‘-… a difference of treatment on grounds of religion or belief in connection with employment by religious societies, institutions affiliated to them regardless of their legal form, or associations which devote themselves to the communal nurture of a religion or belief shall also be permitted if a particular religion or belief constitutes a justified occupational requirement, having regard to the self-perception of the religious society or association concerned, in view of its right of self-determination or because of the type of activity.’ (my emphasis)
The right of self-determination mentioned in the above paragraph is a reference to German constitutional law, which affords a broad right to any religious body, inter alia,to ‘administer its affairs independently within the limits of the law’ without involvement of the state (Art 137 WRV, forming part of the German Basic Law in line Art 140 thereof). Furthermore, in accordance with the settled case law of the German Constitutional Court, constitutional rights enjoy indirect third party effect (Drittwirkung), and courts must interpret private law in their light (see the Lüth case – BVerfGE 7, 198).
In essence, this dispute can be reconstructed as a disagreement about which constitutional right should drive the interpretation of the Directive and, by implication, the national law implementing it, as well as reviving the question of what should happen in case German constitutional law and EU law came to a real clash.
The Protestant Church argued that Art 4(2) of the Directive should be interpreted in the light of its constitutional right to self-determination, protected in EU law under Article 10 EUCFR (the freedom of thought, conscience and religion) and Article 17 TFEU, which provides:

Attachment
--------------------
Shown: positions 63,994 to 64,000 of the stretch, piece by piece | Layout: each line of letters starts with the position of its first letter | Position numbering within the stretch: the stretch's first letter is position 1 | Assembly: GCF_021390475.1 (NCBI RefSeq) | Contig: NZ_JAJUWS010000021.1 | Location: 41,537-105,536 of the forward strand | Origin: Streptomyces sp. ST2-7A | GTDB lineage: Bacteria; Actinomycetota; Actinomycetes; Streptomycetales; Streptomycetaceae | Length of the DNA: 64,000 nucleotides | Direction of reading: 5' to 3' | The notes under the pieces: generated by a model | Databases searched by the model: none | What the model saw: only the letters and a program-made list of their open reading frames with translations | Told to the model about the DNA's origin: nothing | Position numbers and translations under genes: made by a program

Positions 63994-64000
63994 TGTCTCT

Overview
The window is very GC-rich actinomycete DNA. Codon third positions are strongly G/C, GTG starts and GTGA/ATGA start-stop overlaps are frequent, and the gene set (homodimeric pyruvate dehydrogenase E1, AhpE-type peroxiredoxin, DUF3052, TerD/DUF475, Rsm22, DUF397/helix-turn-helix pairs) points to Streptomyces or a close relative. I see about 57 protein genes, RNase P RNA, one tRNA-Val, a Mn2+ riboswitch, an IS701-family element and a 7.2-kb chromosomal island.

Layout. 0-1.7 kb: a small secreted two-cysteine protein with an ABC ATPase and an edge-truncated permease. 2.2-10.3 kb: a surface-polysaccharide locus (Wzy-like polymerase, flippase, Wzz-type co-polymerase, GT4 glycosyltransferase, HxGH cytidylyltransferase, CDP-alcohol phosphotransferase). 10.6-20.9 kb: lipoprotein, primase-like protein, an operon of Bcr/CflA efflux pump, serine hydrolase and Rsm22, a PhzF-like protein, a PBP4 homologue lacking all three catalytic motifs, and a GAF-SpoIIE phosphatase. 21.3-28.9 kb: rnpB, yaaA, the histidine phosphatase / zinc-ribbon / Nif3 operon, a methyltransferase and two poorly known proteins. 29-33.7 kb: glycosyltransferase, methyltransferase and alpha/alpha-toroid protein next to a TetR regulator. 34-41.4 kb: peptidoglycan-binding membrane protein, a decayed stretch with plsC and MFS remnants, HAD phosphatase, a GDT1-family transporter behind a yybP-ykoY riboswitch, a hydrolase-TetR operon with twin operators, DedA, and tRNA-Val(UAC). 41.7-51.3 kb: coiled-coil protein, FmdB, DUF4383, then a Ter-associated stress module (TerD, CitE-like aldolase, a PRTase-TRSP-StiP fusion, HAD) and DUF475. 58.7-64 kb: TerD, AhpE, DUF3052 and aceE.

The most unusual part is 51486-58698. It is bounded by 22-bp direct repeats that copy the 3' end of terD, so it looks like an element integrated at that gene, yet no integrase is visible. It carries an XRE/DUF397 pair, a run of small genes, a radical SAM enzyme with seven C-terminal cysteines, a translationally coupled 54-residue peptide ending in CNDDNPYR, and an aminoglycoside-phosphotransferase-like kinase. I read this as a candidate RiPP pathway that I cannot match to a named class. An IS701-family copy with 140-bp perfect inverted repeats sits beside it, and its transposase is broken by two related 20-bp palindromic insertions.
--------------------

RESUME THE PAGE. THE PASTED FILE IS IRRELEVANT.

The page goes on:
‘1. The Union respects and does not prejudice the status under national law of churches and religious associations or communities in the Member States.
2. The Union equally respects the status under national law of philosophical and non-confessional organisations.
3. Recognising their identity and their specific contribution, the Union shall maintain an open, transparent and regular dialogue with these churches and organisations.’
By contrast, Ms Egenberger argued that Article 4(2) of the Directive must be interpreted in the light of Articles 21 and 47 EUCFR which protect, respectively, the right not to be discriminated against and the right to an effective remedy.
The questions and judgment
Considering that the resolution of the dispute depended on the correct interpretation of Article 4(2) of the Directive, the Bundesarbeitsgericht referred three questions to the ECJ (paraphrased here for conciseness):
1) Does the Directive allow a church or religious organisation itself authoritatively to determine (i.e. without substantive judicial scrutiny) whether religious affiliation constitutes a genuine occupational requirement?
And, if not,
2) Should Article 9(1) of the of the Allgemeines Gleichbehandlungsgesetz be disapplied?
3) What considerations should be taken into account to ensure that an occupational requirement is genuine, legitimate and justified, having regard to the organisation’s ethos, in accordance with Article 4(2) of Directive 2000/78/EC?
Following the Opinion of Advocate General Tanchev, the Court’s judgment answers these questions in a methodical and careful manner.